Pete Seeger

Thoughts on Colbert’s “Case Against Charity”

This wrap up of last night’s Colbert report will have to serve as a stand in for the clip I wanted to put here. The Case Against Charity segment, which you can find via the link. I am not savvy enough to figure out how to make Comedy Central clips embed on Word Press.

In the beginning of Colbert’s show last night, Stephen named his fellow nominees in his Grammy category and said he was especially looking forward to beating 94-year-old Pete Seeger.  I have met Pete Seeger twice and one of those meetings stuck with me. It was outside Carnegie Hall. Seeger had just wrapped up a concert with Arlo Guthrie and a group of fans had gathered outside the stage door in hopes of getting autographs. Seeger spotted a homeless man sitting on the pavement across the alley. He walked over to him.

“How are you tonight?” he asked.

The man said he was doing OK.

Seeger asked him if he’d had enough to eat and if he had a place to sleep. “I know some places you can go if you need a warm place to sleep,” he said.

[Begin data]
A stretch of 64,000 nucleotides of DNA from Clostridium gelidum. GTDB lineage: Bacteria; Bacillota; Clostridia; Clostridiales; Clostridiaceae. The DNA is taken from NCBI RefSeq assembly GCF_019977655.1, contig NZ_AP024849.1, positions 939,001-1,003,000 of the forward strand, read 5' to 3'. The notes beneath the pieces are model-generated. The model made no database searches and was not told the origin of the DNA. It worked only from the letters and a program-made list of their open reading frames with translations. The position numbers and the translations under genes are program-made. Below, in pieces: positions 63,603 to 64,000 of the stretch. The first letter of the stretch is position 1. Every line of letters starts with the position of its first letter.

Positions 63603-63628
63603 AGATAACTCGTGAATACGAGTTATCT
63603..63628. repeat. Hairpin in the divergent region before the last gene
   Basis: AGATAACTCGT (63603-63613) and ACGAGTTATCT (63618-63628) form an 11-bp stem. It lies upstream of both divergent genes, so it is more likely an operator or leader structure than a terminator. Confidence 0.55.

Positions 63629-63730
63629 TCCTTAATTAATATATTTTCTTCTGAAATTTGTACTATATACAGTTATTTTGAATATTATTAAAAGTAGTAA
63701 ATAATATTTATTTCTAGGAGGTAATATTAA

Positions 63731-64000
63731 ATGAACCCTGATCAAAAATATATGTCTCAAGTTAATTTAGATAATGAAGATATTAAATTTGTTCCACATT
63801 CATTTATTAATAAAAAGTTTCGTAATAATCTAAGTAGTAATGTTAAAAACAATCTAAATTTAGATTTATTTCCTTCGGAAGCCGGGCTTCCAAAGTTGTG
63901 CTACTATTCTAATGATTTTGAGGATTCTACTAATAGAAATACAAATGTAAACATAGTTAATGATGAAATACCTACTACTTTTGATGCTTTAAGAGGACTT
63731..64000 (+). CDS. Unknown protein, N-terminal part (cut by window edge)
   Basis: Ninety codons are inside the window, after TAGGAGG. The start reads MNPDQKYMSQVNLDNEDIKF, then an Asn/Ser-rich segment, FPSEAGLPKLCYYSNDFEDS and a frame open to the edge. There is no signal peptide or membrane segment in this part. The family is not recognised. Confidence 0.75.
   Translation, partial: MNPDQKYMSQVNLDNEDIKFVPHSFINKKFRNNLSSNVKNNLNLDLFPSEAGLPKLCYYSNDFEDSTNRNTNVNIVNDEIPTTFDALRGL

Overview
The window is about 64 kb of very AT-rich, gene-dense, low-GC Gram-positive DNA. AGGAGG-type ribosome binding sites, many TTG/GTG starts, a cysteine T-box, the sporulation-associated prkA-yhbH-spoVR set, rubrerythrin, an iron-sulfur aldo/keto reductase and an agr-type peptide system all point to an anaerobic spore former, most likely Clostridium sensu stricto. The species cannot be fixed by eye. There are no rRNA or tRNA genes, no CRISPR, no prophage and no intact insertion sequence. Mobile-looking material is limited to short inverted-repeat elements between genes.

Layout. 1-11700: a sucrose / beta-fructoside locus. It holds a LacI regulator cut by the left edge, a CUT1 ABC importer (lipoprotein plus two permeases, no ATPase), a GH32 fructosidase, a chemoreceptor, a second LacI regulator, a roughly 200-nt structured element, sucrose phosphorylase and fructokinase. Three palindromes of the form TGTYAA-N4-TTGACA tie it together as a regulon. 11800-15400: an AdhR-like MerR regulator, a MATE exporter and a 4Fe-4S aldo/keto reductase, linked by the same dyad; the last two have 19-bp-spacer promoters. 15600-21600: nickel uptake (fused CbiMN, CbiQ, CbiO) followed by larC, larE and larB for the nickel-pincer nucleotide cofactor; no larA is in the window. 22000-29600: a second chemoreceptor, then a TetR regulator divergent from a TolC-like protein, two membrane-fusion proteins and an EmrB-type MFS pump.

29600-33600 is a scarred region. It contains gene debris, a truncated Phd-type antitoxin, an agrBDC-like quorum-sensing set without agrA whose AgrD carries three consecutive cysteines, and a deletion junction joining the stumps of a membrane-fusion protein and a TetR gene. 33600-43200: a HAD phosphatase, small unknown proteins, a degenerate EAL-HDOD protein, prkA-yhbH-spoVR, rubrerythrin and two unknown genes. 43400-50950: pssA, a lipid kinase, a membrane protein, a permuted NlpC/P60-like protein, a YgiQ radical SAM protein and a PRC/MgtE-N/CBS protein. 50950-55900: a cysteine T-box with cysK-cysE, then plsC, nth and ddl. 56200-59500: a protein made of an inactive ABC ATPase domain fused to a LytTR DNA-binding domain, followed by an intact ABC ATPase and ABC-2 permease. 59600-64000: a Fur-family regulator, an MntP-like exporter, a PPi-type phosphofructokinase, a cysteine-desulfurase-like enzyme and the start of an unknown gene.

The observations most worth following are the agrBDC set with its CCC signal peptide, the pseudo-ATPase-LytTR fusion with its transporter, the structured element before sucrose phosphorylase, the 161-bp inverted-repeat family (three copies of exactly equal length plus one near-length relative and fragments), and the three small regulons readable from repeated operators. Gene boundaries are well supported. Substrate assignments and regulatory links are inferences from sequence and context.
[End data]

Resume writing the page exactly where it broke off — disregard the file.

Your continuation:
The man thanked the musician and said he had somewhere to go. He seemed pleased though that someone had taken an interest in him as a human being. They talked for a couple of minutes before Seeger went back to his fans and then on his way.

I still had this memory in mind when Colbert aired his Case Against Charity segment which featured John Stossel dressing up as a homeless man in order to show what a scam begging is.

Stossel says that “the people who work with the homeless” agree with him. He doesn’t actually quote any specific person or agency. He also implies that all homeless people are addicts without offering any actual studies to back this up and says that most of the people who beg for money are “fakers.” Again, he doesn’t have any source for his “most” figure nor explain what he means by “faker.” Not really homeless? Not really poor? How poor?

In any case “the people who work with the homless” according to Stossel say that you should not give a beggar money but “help the person get to one of the social service agencies.”

I couldn’t help but wonder if that is, in fact, what John Stossel does when he sees a homeless person on the street. Does he stop and ask the person his story, ask him what he most needs and help him to find an agency that can meet that pressing need?

I don’t know the answer to this, but I have my suspicions.